Depression Among Low Income Latinos

A new, small study of low-income, depressed Latinos finds that those who stigmatize mental illness are less likely than others are to take medication, keep scheduled appointments and control their condition.

The findings could help physicians develop a series of question to identity patients who might especially be resistant to care and then help them understand how treatment works, said lead study author William Vega.

“Unfortunately, mental-health stigma turns out to be one of the most serious barriers for people receiving care or staying in care,” said Vega, professor of medicine and social work at the University of Southern California.

Many cultures have stereotypes about depression and mental illness, he said, with some viewing it as something that will brand a family for generations. Latinos, in particular, value resilience and think, “it’s a cultural value to be able to handle your own affairs,” he said. “If you can’t, it implies that you’re weak.”

While it might not be surprising that Latinos stigmatize mental illness, “like many things, it’s all anecdotes and innuendo until you do something more solid, like a research study, and start finding out what the issues are,” said Vega, who worked on the study with fellow researchers while at the University of California at Los Angeles.

In the new study, published in the March/April issue of the journal General Hospital Psychiatry, researchers surveyed 200 poor, Spanish-speaking Latinos in Los Angeles. They all had visited local primary care centers; 83 percent were women. All had shown signs of depression in an initial screening.

Another screening found that all but 54 of the 200 individuals were mildly to severely depressed. Researchers deemed 51 percent as those who stigmatize mental illness, based on responses to questions about things like the trustworthiness of a depressed person.

The researchers found that those who stigmatized mental illness were 22 percent less apt to be taking depression medication, 21 percent less likely to be able to control their depression and about 44 percent more likely to have missed scheduled mental-health appointments.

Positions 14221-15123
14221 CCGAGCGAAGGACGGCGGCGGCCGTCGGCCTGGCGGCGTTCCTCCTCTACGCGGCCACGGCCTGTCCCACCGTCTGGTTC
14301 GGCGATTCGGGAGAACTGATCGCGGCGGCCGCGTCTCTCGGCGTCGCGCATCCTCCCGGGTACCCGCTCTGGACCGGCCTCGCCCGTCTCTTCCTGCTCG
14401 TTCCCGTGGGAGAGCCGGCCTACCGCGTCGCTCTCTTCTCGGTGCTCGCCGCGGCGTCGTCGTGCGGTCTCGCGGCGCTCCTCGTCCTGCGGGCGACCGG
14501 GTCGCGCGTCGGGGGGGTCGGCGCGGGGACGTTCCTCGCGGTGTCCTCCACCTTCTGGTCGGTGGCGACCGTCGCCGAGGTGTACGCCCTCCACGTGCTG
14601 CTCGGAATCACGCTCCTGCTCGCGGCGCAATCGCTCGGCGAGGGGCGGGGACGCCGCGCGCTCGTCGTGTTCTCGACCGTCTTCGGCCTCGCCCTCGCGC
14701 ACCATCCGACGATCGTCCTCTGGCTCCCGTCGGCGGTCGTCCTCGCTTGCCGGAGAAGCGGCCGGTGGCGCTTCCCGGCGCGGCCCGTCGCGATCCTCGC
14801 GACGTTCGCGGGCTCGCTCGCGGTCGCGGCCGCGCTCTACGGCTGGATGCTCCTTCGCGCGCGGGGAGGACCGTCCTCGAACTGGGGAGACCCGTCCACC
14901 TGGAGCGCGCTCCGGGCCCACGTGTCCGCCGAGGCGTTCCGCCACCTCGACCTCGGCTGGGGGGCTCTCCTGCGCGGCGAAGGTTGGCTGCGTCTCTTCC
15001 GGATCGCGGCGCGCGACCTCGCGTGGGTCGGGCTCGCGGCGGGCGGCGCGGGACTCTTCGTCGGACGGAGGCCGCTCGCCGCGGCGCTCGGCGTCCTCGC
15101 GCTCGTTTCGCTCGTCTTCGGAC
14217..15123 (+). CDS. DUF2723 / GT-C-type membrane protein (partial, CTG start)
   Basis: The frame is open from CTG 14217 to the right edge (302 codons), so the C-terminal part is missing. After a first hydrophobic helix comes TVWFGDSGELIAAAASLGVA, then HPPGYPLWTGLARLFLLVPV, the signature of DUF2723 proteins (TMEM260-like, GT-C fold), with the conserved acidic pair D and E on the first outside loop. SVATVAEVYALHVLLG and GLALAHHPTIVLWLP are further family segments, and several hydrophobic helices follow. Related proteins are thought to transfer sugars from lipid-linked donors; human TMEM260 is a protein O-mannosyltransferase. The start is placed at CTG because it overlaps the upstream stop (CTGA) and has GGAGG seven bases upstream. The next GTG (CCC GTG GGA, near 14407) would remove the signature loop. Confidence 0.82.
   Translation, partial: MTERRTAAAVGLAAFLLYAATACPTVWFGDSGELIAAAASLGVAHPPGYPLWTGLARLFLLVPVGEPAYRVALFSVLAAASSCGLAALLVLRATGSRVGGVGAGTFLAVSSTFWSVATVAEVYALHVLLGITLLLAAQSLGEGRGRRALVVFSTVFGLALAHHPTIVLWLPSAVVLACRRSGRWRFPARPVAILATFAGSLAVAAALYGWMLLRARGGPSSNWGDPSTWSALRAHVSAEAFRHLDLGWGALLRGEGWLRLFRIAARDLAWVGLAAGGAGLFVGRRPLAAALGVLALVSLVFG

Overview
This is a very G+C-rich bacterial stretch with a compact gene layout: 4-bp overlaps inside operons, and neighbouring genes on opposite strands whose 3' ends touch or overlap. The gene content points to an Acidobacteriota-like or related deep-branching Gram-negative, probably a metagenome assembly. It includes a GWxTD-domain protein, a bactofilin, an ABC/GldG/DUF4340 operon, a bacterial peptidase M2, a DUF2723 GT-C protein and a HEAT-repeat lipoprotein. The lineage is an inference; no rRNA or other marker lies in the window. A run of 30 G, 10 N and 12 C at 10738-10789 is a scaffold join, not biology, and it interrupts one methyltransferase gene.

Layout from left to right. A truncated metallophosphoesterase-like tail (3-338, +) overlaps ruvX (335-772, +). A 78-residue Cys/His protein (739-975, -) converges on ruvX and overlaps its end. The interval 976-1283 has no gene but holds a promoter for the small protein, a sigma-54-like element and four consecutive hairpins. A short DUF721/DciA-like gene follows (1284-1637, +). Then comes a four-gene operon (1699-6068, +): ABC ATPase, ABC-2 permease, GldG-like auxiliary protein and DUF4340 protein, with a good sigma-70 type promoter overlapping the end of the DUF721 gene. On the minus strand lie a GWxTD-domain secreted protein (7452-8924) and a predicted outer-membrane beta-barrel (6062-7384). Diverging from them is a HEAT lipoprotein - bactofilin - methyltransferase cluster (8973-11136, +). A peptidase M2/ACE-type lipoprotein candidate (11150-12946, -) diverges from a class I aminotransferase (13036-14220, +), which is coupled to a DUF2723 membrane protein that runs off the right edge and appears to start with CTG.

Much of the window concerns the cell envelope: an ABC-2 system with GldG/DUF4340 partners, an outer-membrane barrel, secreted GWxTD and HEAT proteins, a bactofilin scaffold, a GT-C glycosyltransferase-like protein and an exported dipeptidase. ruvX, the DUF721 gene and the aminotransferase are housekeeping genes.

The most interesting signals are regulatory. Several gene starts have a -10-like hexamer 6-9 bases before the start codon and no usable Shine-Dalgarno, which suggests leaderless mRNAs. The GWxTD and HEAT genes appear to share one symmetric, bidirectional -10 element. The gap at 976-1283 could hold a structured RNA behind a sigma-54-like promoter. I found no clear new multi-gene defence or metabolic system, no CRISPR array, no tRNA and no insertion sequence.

The findings “shows evidence that stigma does exist, and it’s related to things that are important to provide as part of proper treatment,” Vega said.

Jamie Walkup, a Rutgers University associate professor of psychology who studies mental health and stigma, said the key is to find ways to “push back against these negative ideas, hoping that a person with depression will no longer let an aversion to being a person with depression stop them from doing what they may need to do to get help.”

It might be worth asking, he said, “whether it may sometimes make more sense to switch gears with a patient who, for whatever reason, finds it intolerable to think of themselves as having depression.”

In such cases, doctors could find other ways to work with these patients without insisting that they acknowledge their diagnosis.

Source: Vega W, Rodriguez MA, Ang A. Addressing stigma of depression in Latino primary care patients. General Hospital Psychiatry 32(2), 2010.


Spanish-Language TV Commercials Contributing to Latino Youth Obesity, Says Study

The rising obesity epidemic among Latino youth may be traceable to the sheer volume of Spanish-language fast-food television commercials, according to a study in the Journal of Pediatrics. The research was conducted by pediatricians from the Johns Hopkins Children’s Center.

"While we cannot blame overweight and obesity solely on TV commercials, there is solid evidence that children exposed to such messages tend to have unhealthy diets and to be overweight," says study lead investigator Darcy Thompson, M.D., M.P.H., a pediatrician at Hopkins Children’s. Past research among English-speaking children has shown that TV ads influence food preferences, particularly among the more impressionable young viewers.

Programming during the heaviest childrens’ viewing hours on Univision and Telemundo, the two leading Spanish-language channels in the US, was monitored. (These channels reach 99% and 93% of US Latino households). The two or three food commercials aired each hour specifically targeted children, with nearly 50% of commercials advertising fast food, soda and other high sugar content drinks.

The researchers recommend limiting young children’s TV viewing to two hours a day or less, with parental guidance on healthy diet and food choices. Children under 2 should not be allowed to watch any TV at all, advise pediatricians.

Other recommendations include advising Latino childrens’ pediatricians of their parents’ heavy exposure to food advertising; and following the lead of many European countries in urging public health authorities to appeal to policy makers to limit food advertising to children.

The Journal of Pediatrics, DOI: 10.1016/j.jpeds.2007.09.011.